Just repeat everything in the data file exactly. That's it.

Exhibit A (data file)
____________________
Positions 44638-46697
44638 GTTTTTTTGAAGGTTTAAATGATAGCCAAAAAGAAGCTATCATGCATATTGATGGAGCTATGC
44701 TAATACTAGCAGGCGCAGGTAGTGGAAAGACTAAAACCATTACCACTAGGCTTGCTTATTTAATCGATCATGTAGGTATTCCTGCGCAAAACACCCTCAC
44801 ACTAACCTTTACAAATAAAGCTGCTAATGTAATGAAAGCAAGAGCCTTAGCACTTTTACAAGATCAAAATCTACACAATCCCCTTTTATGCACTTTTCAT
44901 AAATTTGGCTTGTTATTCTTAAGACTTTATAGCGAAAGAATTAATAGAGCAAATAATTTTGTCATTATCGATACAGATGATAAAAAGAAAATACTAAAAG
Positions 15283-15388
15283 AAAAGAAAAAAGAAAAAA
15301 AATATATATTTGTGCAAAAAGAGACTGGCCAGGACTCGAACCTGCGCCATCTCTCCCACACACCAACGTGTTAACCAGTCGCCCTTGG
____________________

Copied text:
Positions 44638-46697
44638 GTTTTTTTGAAGGTTTAAATGATAGCCAAAAAGAAGCTATCATGCATATTGATGGAGCTATGC
44701 TAATACTAGCAGGCGCAGGTAGTGGAAAGACTAAAACCATTACCACTAGGCTTGCTTATTTAATCGATCATGTAGGTATTCCTGCGCAAAACACCCTCAC
44801 ACTAACCTTTACAAATAAAGCTGCTAATGTAATGAAAGCAAGAGCCTTAGCACTTTTACAAGATCAAAATCTACACAATCCCCTTTTATGCACTTTTCAT
44901 AAATTTGGCTTGTTATTCTTAAGACTTTATAGCGAAAGAATTAATAGAGCAAATAATTTTGTCATTATCGATACAGATGATAAAAAGAAAATACTAAAAG
Positions 15283-15388
15283 AAAAGAAAAAAGAAAAAA
15301 AATATATATTTGTGCAAAAAGAGACTGGCCAGGACTCGAACCTGCGCCATCTCTCCCACACACCAACGTGTTAACCAGTCGCCCTTGG